Manchester Grammar School and Hugh Oldham stone plaque in Manchester

The Manchester Grammar School. This plaque marks the original site of The Manchester Grammar School on which for more than four centuries successive generations of boys were educated. The school was founded in 1515 by Hugh Oldham, Bishop of Exeter, whose Arms appear above, and remained here without interruption until 1931, when the school was transferred to its present site at Rusholme.

The Manchester Grammar School (MGS) is the largest independent day school for boys in the United Kingdom (ages 7–18) and is located in Manchester, England. Founded in the 16th century as a free grammar school, it was formerly adjacent to Manchester Parish Church (later Manchester Cathedral) until 1931 when it moved to its present 28-acre site at Fallowfield. In accordance with its founder's wishes, MGS has remained a predominantly academic school and belongs to the Headmasters' and Headmistresses' Conference.In the post-war period, MGS was a direct-grant grammar school (by which one quarter of the places were directly funded by central government with the rest attracting fees, some paid by the Local Education Authority, some by private pupils and a few funded by so-called Foundation Scholarships awarded on the basis of performance in the school entrance examinations). It chose to become an independent school in 1976 after the Labour government abolished the Direct Grant System. Fees for 2012–2013 are £10,545 per annum.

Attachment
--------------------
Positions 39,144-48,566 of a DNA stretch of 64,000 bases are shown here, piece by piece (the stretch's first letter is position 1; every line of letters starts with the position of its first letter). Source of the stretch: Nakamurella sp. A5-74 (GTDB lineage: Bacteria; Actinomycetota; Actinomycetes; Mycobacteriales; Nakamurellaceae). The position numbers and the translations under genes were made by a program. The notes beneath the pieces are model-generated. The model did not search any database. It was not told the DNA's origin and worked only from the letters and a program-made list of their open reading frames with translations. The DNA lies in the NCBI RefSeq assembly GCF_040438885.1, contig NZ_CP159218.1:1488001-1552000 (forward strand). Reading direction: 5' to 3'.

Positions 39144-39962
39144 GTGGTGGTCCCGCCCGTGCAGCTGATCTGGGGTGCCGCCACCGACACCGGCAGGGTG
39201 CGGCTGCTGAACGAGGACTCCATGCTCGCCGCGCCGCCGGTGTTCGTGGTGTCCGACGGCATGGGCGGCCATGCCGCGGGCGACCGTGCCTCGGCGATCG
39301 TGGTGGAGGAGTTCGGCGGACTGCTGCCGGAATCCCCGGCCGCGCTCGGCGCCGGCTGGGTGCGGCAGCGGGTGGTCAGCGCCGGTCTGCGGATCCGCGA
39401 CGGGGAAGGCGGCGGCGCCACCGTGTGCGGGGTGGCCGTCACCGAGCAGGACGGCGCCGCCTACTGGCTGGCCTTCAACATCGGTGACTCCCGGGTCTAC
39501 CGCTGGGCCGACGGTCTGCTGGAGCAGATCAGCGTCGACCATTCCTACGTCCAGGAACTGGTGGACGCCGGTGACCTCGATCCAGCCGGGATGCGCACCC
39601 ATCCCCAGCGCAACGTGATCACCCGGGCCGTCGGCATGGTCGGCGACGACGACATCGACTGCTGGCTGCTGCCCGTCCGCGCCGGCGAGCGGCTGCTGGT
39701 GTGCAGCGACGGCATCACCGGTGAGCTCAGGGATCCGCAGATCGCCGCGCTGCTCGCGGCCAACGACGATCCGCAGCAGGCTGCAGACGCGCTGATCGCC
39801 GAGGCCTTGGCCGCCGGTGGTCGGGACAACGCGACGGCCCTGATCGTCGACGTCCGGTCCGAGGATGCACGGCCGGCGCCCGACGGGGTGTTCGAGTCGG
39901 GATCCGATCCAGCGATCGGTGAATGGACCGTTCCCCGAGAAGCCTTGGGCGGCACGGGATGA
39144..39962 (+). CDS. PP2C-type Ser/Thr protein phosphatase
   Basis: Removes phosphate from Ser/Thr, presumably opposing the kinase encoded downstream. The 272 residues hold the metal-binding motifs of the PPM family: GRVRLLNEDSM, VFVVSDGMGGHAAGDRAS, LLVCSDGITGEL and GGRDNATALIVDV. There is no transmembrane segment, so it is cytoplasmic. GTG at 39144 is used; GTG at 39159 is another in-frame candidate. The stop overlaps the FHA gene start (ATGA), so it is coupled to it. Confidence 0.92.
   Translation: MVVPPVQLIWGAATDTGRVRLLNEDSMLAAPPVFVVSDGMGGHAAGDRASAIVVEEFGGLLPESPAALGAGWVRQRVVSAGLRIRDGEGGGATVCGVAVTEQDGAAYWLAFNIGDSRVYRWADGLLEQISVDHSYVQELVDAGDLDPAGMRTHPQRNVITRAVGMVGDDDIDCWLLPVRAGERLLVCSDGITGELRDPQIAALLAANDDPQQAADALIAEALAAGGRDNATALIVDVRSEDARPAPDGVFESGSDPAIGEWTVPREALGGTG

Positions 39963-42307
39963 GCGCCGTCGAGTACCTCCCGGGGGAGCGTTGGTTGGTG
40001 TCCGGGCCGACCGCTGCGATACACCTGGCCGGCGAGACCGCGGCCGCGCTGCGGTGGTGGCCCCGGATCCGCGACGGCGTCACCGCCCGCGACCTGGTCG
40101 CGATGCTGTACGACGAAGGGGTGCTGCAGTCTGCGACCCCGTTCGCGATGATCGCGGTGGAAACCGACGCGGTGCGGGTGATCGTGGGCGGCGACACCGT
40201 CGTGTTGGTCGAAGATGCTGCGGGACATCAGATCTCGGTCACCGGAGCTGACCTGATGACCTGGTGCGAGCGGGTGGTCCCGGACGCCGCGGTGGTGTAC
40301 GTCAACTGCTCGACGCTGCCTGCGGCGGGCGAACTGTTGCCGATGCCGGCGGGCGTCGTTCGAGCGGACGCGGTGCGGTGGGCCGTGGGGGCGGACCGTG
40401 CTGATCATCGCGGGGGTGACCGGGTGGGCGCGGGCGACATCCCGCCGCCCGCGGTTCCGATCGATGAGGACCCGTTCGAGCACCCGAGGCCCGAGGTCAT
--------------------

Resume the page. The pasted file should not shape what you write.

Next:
Source: dbpedia

Hugh Oldham (c.1452 – 25 June 1519) was a Bishop of Exeter and a notable patron of education. Born in Lancashire to a family of minor gentry, he probably attended both Oxford and Cambridge universities, following which he was a clerk at Durham, then a rector in Cornwall before being employed by Lady Margaret Beaufort (mother of King Henry VII), rising to be the chancellor of her household by 1503. During this time he was preferred with many religious posts all over the country, being made archdeacon of Exeter in 1502 and finally bishop of that city in 1505, a decision that most likely was influenced by Lady Margaret.He was a conscientious bishop who ensured that only educated people were appointed to ecclesiastical posts. His patronage of educational establishments included the foundation of Manchester Grammar School and Corpus Christi College, Oxford for which he donated £4,000. After his death he was buried in Exeter Cathedral in a chantry chapel that he had caused to be built for that purpose. The chapel is decorated with numerous carvings of owls, which were his personal device.

Source: dbpedia

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